But it was on several different fronts. There were the net exporters, such as China, Japan, and Germany, and the net importers of capital, the largest, of course, being the United States. This import of capital allowed us to consistently live beyond our means, first by running fiscal deficits, not raising enough tax revenue to finance the government, and then also through, ultimately, the leverage that we used in housing, and in commercial real estate, and in leverage buyouts. And this continued; it grew because there was no point anywhere along the line at which anyone would say "halt."
The persistent imbalances led us to pretend that we could keep borrowing without having sufficient tax revenue to pay for the government. And if your house prices are rising, if the stock market is going up—which of course is going to happen if you have cheap money—it puffs up the value of the assets, and disguises a lot of other structural problems such as rising inequality and corruption.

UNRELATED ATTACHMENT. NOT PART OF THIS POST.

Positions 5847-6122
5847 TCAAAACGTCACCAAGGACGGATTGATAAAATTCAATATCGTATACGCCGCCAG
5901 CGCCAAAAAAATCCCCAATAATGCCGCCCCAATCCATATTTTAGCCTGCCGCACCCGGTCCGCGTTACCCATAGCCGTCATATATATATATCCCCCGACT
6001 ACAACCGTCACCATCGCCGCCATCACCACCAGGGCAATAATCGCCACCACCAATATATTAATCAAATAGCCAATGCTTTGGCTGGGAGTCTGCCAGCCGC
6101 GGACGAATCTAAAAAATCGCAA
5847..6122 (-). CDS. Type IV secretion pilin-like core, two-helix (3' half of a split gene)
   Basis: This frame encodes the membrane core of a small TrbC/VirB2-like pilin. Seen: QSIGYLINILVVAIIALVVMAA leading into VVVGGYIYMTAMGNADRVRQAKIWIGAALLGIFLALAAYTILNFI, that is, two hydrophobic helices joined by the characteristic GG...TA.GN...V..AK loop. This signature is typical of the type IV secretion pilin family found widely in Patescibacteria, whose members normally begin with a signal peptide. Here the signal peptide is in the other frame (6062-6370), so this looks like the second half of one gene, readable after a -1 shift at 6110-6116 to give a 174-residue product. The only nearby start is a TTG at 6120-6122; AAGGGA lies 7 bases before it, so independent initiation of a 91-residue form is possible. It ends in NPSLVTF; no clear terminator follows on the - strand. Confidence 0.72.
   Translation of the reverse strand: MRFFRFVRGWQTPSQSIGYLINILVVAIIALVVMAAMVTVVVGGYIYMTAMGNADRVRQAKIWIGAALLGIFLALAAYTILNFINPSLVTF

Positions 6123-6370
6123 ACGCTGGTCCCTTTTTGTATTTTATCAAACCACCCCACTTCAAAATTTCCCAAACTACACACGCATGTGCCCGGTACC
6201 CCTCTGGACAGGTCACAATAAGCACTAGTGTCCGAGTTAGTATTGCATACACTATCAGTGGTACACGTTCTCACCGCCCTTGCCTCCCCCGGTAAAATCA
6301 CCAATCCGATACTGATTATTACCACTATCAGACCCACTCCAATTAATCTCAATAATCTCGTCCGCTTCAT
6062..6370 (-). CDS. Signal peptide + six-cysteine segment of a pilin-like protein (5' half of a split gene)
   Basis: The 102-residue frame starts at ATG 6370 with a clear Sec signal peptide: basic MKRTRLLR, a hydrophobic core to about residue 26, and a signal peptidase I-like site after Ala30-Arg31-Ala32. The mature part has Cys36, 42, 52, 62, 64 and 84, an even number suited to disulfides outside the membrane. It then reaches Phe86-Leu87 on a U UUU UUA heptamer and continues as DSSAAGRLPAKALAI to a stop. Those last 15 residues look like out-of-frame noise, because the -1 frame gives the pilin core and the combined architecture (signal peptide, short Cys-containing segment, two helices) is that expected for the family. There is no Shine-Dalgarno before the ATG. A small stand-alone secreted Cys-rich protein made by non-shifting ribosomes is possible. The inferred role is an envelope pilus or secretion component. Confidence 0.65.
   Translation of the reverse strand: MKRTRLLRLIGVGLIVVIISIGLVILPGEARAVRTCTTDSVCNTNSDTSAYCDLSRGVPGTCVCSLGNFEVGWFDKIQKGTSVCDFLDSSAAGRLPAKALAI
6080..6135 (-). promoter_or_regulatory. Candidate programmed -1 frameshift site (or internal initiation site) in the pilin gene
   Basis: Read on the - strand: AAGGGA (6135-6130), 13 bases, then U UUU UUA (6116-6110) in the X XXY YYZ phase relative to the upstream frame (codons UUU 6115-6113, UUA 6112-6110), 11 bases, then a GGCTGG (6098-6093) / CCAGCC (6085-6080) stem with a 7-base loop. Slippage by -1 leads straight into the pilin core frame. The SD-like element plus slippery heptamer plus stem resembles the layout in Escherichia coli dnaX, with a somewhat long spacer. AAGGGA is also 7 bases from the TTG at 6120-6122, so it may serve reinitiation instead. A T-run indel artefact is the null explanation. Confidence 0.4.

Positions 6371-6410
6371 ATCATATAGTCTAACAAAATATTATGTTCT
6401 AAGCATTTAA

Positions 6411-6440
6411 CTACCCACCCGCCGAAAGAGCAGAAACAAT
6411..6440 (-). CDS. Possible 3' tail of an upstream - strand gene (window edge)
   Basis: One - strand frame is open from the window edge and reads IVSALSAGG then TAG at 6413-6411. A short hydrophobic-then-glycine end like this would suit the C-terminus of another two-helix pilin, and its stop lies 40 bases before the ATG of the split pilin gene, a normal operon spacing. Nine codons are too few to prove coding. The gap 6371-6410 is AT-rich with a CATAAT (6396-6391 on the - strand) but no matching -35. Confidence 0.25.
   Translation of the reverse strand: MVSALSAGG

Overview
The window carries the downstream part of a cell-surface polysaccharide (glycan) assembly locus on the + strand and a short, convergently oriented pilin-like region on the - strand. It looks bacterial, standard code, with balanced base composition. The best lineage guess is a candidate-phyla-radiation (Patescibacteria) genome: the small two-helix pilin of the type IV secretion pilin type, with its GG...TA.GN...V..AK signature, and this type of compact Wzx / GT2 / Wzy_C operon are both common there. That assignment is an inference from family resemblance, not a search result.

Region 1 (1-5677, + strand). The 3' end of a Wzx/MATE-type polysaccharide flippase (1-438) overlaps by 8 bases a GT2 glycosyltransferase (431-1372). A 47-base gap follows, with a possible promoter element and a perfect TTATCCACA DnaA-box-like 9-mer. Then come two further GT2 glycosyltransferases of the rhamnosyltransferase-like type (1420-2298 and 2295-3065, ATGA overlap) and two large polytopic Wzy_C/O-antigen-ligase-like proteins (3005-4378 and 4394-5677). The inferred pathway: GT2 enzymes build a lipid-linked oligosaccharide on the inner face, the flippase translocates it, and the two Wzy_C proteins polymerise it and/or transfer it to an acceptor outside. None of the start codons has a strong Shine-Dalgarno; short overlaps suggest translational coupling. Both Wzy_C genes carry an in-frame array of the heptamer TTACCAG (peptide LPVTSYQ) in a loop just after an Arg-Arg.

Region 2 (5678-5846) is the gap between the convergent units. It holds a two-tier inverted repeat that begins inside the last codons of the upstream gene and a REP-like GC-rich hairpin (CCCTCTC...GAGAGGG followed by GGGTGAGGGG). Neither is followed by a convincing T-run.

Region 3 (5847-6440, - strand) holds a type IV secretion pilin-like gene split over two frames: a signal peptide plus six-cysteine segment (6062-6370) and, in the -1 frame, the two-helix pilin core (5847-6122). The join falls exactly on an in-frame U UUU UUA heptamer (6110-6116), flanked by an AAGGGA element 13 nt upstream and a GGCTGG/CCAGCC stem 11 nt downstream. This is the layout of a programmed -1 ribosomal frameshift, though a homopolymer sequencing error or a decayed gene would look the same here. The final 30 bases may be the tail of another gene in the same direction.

With this inflow of capital from abroad, the financial sector in the United States also became larger and larger relative to the rest of the economy, with GDP tilted disproportionately toward the financial sector.
How do we start to get out of this? In many ways we're almost adverse to bringing up the situation in which we find ourselves with the net exporting countries. I thought it was quite interesting a few weeks ago when many Chinese officials were saying that it was proper, and it was good economically, that the US continue to run persistent trade imbalances with China, that the Chinese yuan did not need to be appreciated, that we should continue doing the things we always have, and that the US should make sure that the value of Chinese assets were not diminished by any change in the value of the dollar. It should have been clear that this was not a sustainable relationship, but no one was willing to say that.